Wednesday, September 07, 2016

Santorini Caesars by Jeffrey Siger

Even if you've never been to Greece (and I haven't), Jeffrey Siger takes you there in his Chief Inspector Andreas Kaldis mysteries. It's Greece with all it's beauty, political corruption, conspiracy, and crime. This year, we're off to the islands in Santorini Caesars, just as intricately plotted, but with maybe a little more humor than previous books.

It's not unusual for student demonstrators to escape back to the sanctity of the university when pursued by the cops, but when one demonstrator is taken out by two precision shots, Andreas Kaldis recognizes it as an assassination. Someone wants to send a message. It's part of Kaldis' job as head of Special Crimes to track down the reasons for that message. But, he never loses sight of the first clue. A young person was killed, and parents lost their child.

As Kaldis searches for answers, one clue leads to the beautiful island of Santorini and a secret gathering of high-ranking military. Kaldis' team is soon on the scene, hiding and blending in to eavesdrop on the meeting. Who would bring together such a group unless they were planning to overthrow the current government? Who would use a student as a pawn in their game?

Siger, a lawyer who quit his practice to move to Greece and write, observes the politics and ongoing changes in the country with a keen eye. His novels recognize the problems of the worldwide immigration crisis and the resulting hatred, political calculations and corruption, the economic issues in Greece. At the same time, Kaldis and his small team portray good people fighting a tough battle. It's always a pleasure to see the return of Kaldis and his wife, Lila, his right-hand man, Yianni Kouros, his astute secretary, Maggie, and Cyclades Chief Homicide Inspector Tassos Stamato, This time, so much of the humor in the book comes from the small team sent to Santorini, led by Petra, who soon falls for the beauty of more than the island. The humor in these books is reason enough to return to the stories about Andreas Kaldis.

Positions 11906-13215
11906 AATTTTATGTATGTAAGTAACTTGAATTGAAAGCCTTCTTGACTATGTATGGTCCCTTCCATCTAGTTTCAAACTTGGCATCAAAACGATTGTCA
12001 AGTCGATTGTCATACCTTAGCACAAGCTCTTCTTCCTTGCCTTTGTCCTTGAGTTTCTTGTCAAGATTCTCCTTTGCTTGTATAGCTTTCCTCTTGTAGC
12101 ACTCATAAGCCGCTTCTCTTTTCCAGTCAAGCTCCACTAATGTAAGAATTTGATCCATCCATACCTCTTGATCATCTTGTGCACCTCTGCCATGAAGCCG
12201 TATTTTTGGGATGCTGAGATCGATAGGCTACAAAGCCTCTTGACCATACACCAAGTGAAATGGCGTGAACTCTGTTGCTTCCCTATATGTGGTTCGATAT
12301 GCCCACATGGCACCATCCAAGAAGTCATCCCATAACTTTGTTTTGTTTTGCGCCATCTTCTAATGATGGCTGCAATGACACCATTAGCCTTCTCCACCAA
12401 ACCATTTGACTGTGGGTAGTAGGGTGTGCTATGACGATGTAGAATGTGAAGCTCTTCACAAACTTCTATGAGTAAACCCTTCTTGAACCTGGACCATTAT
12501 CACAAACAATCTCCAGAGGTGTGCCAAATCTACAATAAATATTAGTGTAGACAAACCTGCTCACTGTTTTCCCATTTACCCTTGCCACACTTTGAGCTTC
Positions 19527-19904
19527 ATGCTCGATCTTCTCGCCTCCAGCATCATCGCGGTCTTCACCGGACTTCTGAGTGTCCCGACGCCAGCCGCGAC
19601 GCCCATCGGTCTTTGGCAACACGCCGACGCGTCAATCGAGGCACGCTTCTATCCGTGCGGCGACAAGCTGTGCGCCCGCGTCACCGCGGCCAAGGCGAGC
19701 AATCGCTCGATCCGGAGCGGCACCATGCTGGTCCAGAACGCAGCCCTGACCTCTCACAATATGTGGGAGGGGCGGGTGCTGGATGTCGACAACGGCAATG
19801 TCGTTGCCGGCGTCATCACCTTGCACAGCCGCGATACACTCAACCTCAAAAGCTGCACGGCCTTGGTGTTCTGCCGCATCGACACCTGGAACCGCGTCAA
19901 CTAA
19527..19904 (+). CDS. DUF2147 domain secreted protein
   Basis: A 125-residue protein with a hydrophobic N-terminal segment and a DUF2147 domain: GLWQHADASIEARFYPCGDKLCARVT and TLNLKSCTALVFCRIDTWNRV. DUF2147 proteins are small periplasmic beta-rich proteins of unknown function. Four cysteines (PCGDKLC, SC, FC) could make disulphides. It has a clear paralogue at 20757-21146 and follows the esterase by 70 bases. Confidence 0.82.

For much of this current book, Andreas Kaldis is a guiding figure in Athens while Petra's team does the grunt work on the ground. Siger's latest book portrays Kaldis as a heroic father figure, both to his small son, Tassaki, in a troubling scene, and to his team. It's a time of trouble, turmoil in Greece., and the world. Jeffrey Siger's books may be set in Greece, but they deal with the world's problems as well, and the international community is a part of Greece's problems and turmoil. Siger's Santorini Caesars recognizes that someone needs to care, about the dead, the immigrants, the country. It's a message to the world, and to Greece, in the concluding words of the book. "He wondered if anyone cared. Andreas did. He had to. Someone had to. Andreas bowed his head. Xronia polla."

Jeffrey Siger's website is

Santorini Caesars by Jeffrey Siger. Poisoned Pen Press. 2016. ISBN 9781464206016 (hardcover), 304p.

FTC Full Disclosure - The publicist sent me a copy of the book, hoping I would review it.


Jeffrey Meyerson said...

Since a friend recommended these to me two years ago, I've caught up with the previous books and gotten up to date, with this one on hold. I like the regular characters, and I like how each book is set in a different part of Greece (Mykonos, Athens, Patmos, Timos, Sparta, Delphi, now Santorini. It reminds me in that way of Archer Mayor's series, which moves to a different area of Vermont in each new book. It's a great way of keeping a regional series fresh.

Lesa said...

It is, Jeff, without having to kill everyone off in an entire town - Cabot Cove syndrome. Although with Athens as the central location, it might have taken a little longer to get there. I agree with you. And, not having been to Greece, I like to "see" each area.

Jeffrey Meyerson said...

Me too!

One of my only problems with Linda Castillo's excellent series is, there are an awful lot of Amish families being massacred in Northeastern Ohio!

Lesa said...

At least she moved this one to upstate New York, Jeff. Yes, you're right.

Jeffrey Siger said...

This thread made me smile at your respective insights! After I'd written the first in the series, "Murder in Mykonos," from its great reception I knew I must turn it into a series. HOWEVER, I also thought if I kept it based on Mykonos I would soon be killing off much of the population, which wouldn't make me very popular with my local friends :). That's how Andreas came to be back in Athens in a position that has him and his crew traveling all over Greece!

Lesa said...

Andreas' headquarters in Athens, with investigations all over Greece probably made the books more popular in Greece as well, Jeff. It works!